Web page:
$x[n] \stackrel{\mathcal{DFT}}{\longleftrightarrow} X[k] \quad n, k \in \{0, \dots, N-1\}, \quad (3)$

$h[n] \stackrel{\mathcal{DFT}}{\longleftrightarrow} H[k] \quad n, k \in \{0, \dots, N-1\}, \quad (4)$

the multiplication of their DFTs corresponds to their circular convolution in the time domain

$x[n] \circledast h[n] \stackrel{\mathcal{DFT}}{\longleftrightarrow} X[k] H[k]. \quad (5)$

### Circular Convolution Definition

Here, $\circledast$ symbol denotes the circular convolution. It is defined as

$x[n] \circledast h[n] = \sum \limits_{m=0}^{N-1} x[m] h[(n-m) \% N], \quad (6)$

where $\%$ denotes the modulo operation, i.e., $0 \% N = 0; 1 \% N = 1; N-1 \% N = N-1; N \% N = 0,$ etc.

Since both signals are of length $N$, it is called an *N-point circular convolution*.

### Linear Convolution Definition

The name “circular” distinguishes it from the *linear convolution*, as we introduced it in the previous articles

$x[n] \ast h[n] = \sum_{m=-\infty}^{\infty} x[m] h[n - m], \quad n \in \mathbb{Z}. \quad (7)$

Note the absence of the modulo operation. Although we do not prove it here, **circular convolution is commutative**, exactly like the linear convolution.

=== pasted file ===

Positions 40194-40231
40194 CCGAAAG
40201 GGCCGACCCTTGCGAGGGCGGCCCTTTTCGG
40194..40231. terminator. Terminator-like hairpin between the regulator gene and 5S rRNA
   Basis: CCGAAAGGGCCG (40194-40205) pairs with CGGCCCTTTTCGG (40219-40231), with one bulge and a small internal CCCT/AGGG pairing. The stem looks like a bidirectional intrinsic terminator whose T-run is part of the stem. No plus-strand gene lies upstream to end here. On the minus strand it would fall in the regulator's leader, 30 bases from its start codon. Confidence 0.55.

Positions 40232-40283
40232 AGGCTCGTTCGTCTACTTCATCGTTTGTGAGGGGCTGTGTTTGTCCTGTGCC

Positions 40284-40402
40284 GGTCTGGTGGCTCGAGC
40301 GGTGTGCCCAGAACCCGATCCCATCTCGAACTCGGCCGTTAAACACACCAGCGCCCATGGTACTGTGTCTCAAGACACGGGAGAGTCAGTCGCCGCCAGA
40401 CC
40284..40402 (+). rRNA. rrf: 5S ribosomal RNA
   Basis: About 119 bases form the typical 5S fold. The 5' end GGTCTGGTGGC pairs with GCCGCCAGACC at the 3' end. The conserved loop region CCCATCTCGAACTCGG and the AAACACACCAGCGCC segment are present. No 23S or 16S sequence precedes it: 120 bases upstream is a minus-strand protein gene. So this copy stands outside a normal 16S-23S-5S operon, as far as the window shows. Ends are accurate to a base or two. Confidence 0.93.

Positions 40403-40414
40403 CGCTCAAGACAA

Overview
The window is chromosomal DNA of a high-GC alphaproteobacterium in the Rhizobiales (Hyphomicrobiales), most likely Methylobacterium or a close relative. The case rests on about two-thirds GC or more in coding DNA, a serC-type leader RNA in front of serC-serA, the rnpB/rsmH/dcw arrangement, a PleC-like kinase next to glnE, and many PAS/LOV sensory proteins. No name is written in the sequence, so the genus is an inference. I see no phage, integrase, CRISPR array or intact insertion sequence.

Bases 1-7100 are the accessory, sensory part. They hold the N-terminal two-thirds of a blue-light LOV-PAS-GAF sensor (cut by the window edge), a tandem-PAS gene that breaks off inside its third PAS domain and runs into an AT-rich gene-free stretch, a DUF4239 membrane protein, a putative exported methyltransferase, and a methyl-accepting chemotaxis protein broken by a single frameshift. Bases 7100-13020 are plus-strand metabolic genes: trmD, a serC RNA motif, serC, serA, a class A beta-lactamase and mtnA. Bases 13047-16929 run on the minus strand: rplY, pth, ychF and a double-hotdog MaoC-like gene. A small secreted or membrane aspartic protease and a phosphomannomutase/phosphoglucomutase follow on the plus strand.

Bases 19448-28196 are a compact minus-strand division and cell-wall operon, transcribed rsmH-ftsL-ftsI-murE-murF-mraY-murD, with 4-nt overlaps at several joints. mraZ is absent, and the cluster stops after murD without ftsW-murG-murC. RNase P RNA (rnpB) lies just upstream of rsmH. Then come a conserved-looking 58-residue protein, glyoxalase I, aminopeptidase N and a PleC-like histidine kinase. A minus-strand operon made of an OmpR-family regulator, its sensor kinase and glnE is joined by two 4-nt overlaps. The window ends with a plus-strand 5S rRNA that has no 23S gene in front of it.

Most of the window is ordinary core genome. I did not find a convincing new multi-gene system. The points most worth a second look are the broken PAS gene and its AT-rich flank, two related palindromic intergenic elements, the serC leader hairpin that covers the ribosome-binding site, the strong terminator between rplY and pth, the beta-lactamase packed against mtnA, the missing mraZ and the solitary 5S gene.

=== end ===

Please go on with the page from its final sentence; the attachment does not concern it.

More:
## Circular Convolution Example

Let’s look at a comparison between a linear and a circular convolution.

Let’s assume we have a signal $x[n]$

*Figure 1. $x[n]$.*

and a discrete-time impulse delayed by 1 sample $h[n]$

*Figure 2. $h[n]$.*

The linear convolution between the two delays $x[n]$ by one sample, as expected

*Figure 3. Linear convolution between $x[n]$ and $h[n]$.*

However, the circular convolution performs a **circular shift** of the signal $x[n]$

*Figure 4. Circular convolution between $x[n]$ and $h[n]$.*

Circular shift means that whichever samples “fall off” one end reappear at the other end of the signal vector. In other words, the excessive samples “wrap around” the signal buffer.

## Why Is the Convolution Circular?

The convolution property of the DFT results directly from the periodicity of the DFT.

The periodicity itself can be explained in at least two ways:

- From the relation of the DFT to the discrete Fourier series (DFS).
- From the sampling of the discrete-time Fourier transform around the unit circle on the z-plane.

### Discrete Fourier Transform and Discrete Fourier Series